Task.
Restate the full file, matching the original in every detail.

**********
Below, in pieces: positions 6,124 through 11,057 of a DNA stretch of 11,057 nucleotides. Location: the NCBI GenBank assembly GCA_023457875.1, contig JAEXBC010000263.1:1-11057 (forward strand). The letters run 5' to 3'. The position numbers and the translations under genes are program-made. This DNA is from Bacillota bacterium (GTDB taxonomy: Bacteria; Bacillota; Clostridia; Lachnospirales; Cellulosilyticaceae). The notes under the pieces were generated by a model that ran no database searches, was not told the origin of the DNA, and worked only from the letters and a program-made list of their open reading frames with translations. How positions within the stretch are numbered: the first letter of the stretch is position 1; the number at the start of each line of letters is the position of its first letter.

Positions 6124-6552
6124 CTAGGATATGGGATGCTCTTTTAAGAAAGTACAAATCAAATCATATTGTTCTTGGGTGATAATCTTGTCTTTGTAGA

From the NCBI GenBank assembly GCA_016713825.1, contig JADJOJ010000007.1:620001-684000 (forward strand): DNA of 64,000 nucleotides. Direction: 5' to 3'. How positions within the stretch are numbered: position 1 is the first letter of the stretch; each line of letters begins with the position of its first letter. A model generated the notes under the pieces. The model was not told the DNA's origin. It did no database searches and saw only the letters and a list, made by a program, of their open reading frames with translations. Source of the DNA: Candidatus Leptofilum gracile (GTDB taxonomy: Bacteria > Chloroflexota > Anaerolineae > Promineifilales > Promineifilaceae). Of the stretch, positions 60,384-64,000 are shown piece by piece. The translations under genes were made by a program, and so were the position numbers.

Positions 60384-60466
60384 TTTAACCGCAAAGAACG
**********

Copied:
Below, in pieces: positions 6,124 through 11,057 of a DNA stretch of 11,057 nucleotides. Location: the NCBI GenBank assembly GCA_023457875.1, contig JAEXBC010000263.1:1-11057 (forward strand). The letters run 5' to 3'. The position numbers and the translations under genes are program-made. This DNA is from Bacillota bacterium (GTDB taxonomy: Bacteria; Bacillota; Clostridia; Lachnospirales; Cellulosilyticaceae). The notes under the pieces were generated by a model that ran no database searches, was not told the origin of the DNA, and worked only from the letters and a program-made list of their open reading frames with translations. How positions within the stretch are numbered: the first letter of the stretch is position 1; the number at the start of each line of letters is the position of its first letter.

Positions 6124-6552
6124 CTAGGATATGGGATGCTCTTTTAAGAAAGTACAAATCAAATCATATTGTTCTTGGGTGATAATCTTGTCTTTGTAGA

From the NCBI GenBank assembly GCA_016713825.1, contig JADJOJ010000007.1:620001-684000 (forward strand): DNA of 64,000 nucleotides. Direction: 5' to 3'. How positions within the stretch are numbered: position 1 is the first letter of the stretch; each line of letters begins with the position of its first letter. A model generated the notes under the pieces. The model was not told the DNA's origin. It did no database searches and saw only the letters and a list, made by a program, of their open reading frames with translations. Source of the DNA: Candidatus Leptofilum gracile (GTDB taxonomy: Bacteria > Chloroflexota > Anaerolineae > Promineifilales > Promineifilaceae). Of the stretch, positions 60,384-64,000 are shown piece by piece. The translations under genes were made by a program, and so were the position numbers.

Positions 60384-60466
60384 TTTAACCGCAAAGAACG